Here, the deciding factor was Virginia's health. The marital settlement agreement incorporated into the dissolution judgment acknowledged that she is afflicted with Lyme disease and was receiving Social Security disability payments. The agreement provided that the issue of maintenance was reviewable after five years and that "[t]he payment of additional maintenance *** shall be dependent upon the Wife's employability, health, and needs at that time." At the hearing, Virginia testified that she continues to receive disability and is unable to work as a nurse because she experiences short-term memory loss and fatigue. Dr. Jones also testified that Virginia is unable to work because of her symptoms. Dr. Jones acknowledged, however, that he is not Virginia's treating physician. Virginia further testified that she home-schools Sam due to his cognitive deficits and other symptoms caused by the Lyme disease.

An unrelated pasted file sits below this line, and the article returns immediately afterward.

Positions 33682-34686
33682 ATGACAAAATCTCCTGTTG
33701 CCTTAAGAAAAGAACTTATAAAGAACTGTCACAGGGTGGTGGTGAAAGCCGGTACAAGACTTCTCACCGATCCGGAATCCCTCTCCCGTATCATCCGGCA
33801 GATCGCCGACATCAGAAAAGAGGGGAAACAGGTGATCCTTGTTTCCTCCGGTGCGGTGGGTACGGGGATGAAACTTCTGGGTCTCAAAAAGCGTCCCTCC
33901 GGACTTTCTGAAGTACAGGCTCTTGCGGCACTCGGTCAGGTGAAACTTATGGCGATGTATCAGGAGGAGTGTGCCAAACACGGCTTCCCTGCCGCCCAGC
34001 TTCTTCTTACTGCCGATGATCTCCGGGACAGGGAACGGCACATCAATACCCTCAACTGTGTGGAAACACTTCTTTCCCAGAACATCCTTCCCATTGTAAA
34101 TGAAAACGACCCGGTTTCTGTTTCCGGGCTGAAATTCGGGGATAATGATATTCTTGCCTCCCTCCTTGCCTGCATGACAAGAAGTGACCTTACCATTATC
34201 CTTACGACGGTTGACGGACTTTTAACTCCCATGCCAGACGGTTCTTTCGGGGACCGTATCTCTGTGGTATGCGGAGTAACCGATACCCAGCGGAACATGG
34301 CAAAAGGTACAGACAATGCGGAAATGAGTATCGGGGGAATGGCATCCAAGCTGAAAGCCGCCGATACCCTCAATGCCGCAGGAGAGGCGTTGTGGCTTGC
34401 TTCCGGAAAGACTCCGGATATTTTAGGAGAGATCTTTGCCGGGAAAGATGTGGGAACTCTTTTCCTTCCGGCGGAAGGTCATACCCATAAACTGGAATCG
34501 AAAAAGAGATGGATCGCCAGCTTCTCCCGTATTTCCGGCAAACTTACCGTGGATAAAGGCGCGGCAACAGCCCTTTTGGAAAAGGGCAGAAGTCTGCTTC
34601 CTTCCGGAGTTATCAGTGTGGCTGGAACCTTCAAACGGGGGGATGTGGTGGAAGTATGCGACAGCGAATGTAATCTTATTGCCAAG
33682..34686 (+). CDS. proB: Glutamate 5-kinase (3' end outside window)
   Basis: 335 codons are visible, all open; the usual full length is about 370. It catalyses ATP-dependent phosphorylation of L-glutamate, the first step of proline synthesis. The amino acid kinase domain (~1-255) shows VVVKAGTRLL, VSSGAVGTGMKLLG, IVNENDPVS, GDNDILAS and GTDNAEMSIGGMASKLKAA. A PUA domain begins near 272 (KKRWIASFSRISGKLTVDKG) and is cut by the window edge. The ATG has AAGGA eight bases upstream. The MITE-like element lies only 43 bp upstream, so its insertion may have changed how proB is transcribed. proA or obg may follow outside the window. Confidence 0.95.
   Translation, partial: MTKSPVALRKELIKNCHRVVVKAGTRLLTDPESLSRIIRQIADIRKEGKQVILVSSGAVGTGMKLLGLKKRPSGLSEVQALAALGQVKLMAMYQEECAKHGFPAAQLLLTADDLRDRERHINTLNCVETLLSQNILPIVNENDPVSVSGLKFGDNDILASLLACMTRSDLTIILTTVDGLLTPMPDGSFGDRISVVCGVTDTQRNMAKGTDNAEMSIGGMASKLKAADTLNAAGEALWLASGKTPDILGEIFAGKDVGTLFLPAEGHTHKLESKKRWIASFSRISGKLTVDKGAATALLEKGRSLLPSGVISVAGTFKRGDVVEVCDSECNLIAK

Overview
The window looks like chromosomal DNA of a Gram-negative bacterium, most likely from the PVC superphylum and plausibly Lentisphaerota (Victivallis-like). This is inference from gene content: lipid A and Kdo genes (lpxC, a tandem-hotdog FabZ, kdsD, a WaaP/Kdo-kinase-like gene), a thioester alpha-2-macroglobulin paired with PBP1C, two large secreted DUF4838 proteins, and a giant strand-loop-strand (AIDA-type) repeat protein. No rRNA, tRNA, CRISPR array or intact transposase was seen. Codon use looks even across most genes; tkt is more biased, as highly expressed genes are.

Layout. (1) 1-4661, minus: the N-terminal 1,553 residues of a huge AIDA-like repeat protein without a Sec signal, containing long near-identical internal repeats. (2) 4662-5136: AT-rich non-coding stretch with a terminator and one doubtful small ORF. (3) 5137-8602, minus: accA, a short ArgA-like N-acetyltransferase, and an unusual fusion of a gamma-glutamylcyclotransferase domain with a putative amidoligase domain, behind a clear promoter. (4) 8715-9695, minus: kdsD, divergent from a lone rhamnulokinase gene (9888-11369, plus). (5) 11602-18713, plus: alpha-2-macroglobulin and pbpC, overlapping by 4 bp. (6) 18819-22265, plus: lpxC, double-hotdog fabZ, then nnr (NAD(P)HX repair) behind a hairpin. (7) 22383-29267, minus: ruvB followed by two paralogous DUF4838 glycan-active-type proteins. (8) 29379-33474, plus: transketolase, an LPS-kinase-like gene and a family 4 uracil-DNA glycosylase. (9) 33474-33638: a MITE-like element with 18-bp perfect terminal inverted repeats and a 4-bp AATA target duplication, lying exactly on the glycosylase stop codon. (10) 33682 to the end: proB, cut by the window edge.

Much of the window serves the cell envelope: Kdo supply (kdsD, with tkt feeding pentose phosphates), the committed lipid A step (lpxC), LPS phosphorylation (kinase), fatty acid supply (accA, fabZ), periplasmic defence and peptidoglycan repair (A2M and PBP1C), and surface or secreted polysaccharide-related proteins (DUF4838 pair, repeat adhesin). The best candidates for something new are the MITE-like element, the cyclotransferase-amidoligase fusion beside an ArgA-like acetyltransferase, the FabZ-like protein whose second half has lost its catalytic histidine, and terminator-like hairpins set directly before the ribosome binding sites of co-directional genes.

After hearing the evidence, the trial court found there was no medical evidence to support Virginia's claim that she is unable to work. In so doing, the court improperly placed the burden of proof on Virginia and erred as a matter of law. Graham petitioned the court to terminate his maintenance obligation. As the party seeking the modification, he had the burden of demonstrating a substantial change in circumstances. In re Marriage of Neuman, 295 Ill. App. 3d 212, 214 (1998). Thus, he was required to show a substantial change in circumstances that would justify reducing his maintenance obligation. Contrary to the trial court's ruling, Virginia did not have the burden of proving that she remained physically unable to work.
Based on our review of the record, Graham did not meet his burden. He did not establish a substantial change in Virginia's health that would enable her to return to work, nor did he establish a substantial change in his own financial circumstances that would support reducing his maintenance obligation. We hold, therefore, that the reduction in maintenance was an abuse of discretion. Likewise, the two-year limit on Graham's maintenance obligation cannot stand. There is no guarantee that Virginia's condition will have improved by end of the two-year period. Certainly a review of the maintenance issue would be appropriate. Upon remand the court may in its discretion determine if and when such a review should take place.